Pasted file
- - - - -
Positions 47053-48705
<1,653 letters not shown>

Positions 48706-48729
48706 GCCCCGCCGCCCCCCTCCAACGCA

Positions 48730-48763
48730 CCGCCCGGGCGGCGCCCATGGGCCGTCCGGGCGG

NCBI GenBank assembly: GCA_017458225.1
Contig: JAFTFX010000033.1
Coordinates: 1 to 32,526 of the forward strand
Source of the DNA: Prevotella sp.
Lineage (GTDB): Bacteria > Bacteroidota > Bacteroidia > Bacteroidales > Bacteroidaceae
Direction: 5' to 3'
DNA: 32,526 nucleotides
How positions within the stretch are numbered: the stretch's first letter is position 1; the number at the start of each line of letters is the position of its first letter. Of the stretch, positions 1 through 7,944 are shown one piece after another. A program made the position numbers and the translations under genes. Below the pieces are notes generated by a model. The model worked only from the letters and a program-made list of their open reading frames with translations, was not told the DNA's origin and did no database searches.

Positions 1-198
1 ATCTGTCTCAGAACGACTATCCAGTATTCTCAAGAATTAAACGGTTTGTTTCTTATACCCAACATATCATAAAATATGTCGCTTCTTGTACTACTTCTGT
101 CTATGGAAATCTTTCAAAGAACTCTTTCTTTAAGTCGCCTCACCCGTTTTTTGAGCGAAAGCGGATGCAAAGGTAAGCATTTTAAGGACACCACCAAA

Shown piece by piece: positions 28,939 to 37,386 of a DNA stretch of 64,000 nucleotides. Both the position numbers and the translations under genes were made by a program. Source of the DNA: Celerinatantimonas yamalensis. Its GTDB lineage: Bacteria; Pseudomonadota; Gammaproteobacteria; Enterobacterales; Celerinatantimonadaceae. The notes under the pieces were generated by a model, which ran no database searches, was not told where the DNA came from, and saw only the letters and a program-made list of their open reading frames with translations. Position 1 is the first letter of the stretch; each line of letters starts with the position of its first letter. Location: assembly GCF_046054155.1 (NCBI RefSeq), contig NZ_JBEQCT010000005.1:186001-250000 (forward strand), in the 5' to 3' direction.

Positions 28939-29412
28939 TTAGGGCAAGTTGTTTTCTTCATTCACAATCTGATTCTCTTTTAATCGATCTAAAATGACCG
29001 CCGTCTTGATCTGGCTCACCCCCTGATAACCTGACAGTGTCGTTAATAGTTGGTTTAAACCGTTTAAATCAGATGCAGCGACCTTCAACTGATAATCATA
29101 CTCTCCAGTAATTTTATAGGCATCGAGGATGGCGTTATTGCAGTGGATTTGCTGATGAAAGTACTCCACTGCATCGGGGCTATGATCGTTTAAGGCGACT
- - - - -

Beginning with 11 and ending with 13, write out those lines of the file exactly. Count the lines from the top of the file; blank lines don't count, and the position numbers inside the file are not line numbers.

Lineage (GTDB): Bacteria > Bacteroidota > Bacteroidia > Bacteroidales > Bacteroidaceae
Direction: 5' to 3'
DNA: 32,526 nucleotides